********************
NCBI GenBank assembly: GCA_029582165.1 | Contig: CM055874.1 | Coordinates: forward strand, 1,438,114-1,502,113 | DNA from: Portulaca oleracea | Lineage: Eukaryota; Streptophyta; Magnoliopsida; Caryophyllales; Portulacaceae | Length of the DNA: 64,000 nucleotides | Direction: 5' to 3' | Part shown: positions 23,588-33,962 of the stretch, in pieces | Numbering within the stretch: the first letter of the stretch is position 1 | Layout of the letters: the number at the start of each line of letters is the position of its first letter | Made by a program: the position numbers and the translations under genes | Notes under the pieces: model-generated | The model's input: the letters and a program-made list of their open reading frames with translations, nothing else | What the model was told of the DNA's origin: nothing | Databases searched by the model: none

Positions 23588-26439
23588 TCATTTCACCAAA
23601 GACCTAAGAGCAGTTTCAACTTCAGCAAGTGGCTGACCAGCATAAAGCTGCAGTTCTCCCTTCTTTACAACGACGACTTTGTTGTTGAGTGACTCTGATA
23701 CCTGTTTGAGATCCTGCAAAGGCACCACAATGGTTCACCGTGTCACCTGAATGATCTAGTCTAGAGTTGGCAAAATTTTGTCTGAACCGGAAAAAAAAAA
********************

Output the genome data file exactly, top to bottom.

NCBI GenBank assembly: GCA_029582165.1 | Contig: CM055874.1 | Coordinates: forward strand, 1,438,114-1,502,113 | DNA from: Portulaca oleracea | Lineage: Eukaryota; Streptophyta; Magnoliopsida; Caryophyllales; Portulacaceae | Length of the DNA: 64,000 nucleotides | Direction: 5' to 3' | Part shown: positions 23,588-33,962 of the stretch, in pieces | Numbering within the stretch: the first letter of the stretch is position 1 | Layout of the letters: the number at the start of each line of letters is the position of its first letter | Made by a program: the position numbers and the translations under genes | Notes under the pieces: model-generated | The model's input: the letters and a program-made list of their open reading frames with translations, nothing else | What the model was told of the DNA's origin: nothing | Databases searched by the model: none

Positions 23588-26439
23588 TCATTTCACCAAA
23601 GACCTAAGAGCAGTTTCAACTTCAGCAAGTGGCTGACCAGCATAAAGCTGCAGTTCTCCCTTCTTTACAACGACGACTTTGTTGTTGAGTGACTCTGATA
23701 CCTGTTTGAGATCCTGCAAAGGCACCACAATGGTTCACCGTGTCACCTGAATGATCTAGTCTAGAGTTGGCAAAATTTTGTCTGAACCGGAAAAAAAAAA